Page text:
British people voted Thursday to leave the European Union after 43 years of membership. The decision chiefly affects the UK, but it will also reverberate well beyond its borders.
In the eurozone, we can distinguish between near-term and medium-term Brexit impacts of macro and political nature. The near-term macro implications are likely to be contained, though they are not insignificant. Eurozone exports to the UK are around 13% of total exports. If we estimate that UK GDP drops by 1%–1.5% over the next 12 months due to the decision to leave the EU, this would translate to a GDP shock for the eurozone on the order of 0.1%. This would come on top of a hit from tighter financial conditions and lower confidence. This latter effect on GDP is harder to quantify, but we would estimate it to be around 0.2%. In total, the shock might be around 0.3%, modest but not irrelevant for an economy where underlying growth is close to 1.25%. This additional shock to an already fragile recovery means that the European Central Bank may need to add yet again to its already aggressive quantitative easing program.
There may also be some longer-term macro consequences for the eurozone, but these are hard to assess at this early stage. The eurozone runs a trade surplus with the UK and to the extent that trade conditions worsen post EU renegotiations, this could be negative for the region. Against that, some of the foreign direct investment previously directed to the UK on the grounds that it was an EU member may be diverted into other EU countries.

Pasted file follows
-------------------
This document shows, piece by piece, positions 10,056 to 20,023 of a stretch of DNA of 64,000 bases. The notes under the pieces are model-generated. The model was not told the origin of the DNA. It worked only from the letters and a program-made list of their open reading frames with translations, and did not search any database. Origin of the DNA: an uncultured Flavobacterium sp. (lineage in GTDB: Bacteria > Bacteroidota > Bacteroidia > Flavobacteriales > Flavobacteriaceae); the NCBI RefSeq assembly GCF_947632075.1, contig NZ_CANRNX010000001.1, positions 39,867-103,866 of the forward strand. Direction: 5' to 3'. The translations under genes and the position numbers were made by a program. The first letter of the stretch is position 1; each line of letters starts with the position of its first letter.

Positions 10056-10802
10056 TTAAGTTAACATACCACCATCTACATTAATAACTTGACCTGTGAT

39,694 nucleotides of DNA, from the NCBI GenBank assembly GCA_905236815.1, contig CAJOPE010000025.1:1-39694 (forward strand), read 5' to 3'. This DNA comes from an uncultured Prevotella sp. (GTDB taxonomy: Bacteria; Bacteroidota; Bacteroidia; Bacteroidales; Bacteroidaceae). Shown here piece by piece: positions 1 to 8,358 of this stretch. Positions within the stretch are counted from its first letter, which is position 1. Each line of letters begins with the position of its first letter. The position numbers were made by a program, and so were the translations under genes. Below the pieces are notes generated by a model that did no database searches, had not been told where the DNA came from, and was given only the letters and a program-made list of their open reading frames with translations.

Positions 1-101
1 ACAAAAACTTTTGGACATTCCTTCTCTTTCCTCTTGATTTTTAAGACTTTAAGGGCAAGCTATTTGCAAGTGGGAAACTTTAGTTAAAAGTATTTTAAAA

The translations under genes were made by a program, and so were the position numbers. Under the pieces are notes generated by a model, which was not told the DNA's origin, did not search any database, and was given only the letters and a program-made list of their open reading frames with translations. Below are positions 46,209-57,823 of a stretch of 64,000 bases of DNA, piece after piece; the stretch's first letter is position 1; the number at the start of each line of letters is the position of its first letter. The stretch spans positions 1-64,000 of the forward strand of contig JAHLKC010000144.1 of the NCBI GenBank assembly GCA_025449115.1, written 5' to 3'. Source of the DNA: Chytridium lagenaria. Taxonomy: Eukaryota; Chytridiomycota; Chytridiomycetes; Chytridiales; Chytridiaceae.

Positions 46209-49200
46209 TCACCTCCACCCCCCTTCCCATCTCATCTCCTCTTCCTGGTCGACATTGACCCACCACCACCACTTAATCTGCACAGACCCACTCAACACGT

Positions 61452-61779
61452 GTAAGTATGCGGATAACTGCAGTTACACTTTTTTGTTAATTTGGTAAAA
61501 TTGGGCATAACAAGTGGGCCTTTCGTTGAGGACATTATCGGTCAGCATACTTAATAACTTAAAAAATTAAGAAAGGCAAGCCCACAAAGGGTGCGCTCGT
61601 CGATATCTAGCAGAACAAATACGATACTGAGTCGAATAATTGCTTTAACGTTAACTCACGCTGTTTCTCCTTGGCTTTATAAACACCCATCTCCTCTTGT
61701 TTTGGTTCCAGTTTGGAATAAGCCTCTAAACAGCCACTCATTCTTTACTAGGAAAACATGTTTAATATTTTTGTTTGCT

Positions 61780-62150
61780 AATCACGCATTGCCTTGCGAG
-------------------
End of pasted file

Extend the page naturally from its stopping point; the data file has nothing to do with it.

Macro effects aside, the key spillovers into the eurozone from the UK vote are likely to be political. Market participants are already romancing the idea that similar referenda may be called elsewhere in the EU. In the near term, these don’t seem likely, as populist euroskeptic parties are currently in opposition across the EU and therefore not likely to garner enough support in parliament to trigger such consultations. In some countries – such as Italy, the Netherlands and Poland – the population can make petitions for referenda, but legal limitations make petitions for votes on international treaties unlikely to succeed.
This doesn’t mean that investors should be complacent. Populist support is strong in Europe, and one cannot exclude the possibility that euroskeptic parties will seize power in coming years. In this sense, the vote to “Leave” in the UK creates a precedent that may be used by others over time, raising the spectre of broader fragmentation. Investors will likely remain wary.
From an investment perspective, rising political risk is a key theme that emerged out of our Secular Forum a few weeks back, where we concluded that portfolios should prioritize capital preservation and be especially cautious on the eurozone. The UK vote lends emphasis to this framework.